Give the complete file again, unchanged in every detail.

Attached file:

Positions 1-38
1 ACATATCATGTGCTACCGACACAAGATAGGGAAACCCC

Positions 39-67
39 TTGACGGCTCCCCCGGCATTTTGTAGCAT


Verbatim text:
Positions 1-38
1 ACATATCATGTGCTACCGACACAAGATAGGGAAACCCC

Positions 39-67
39 TTGACGGCTCCCCCGGCATTTTGTAGCAT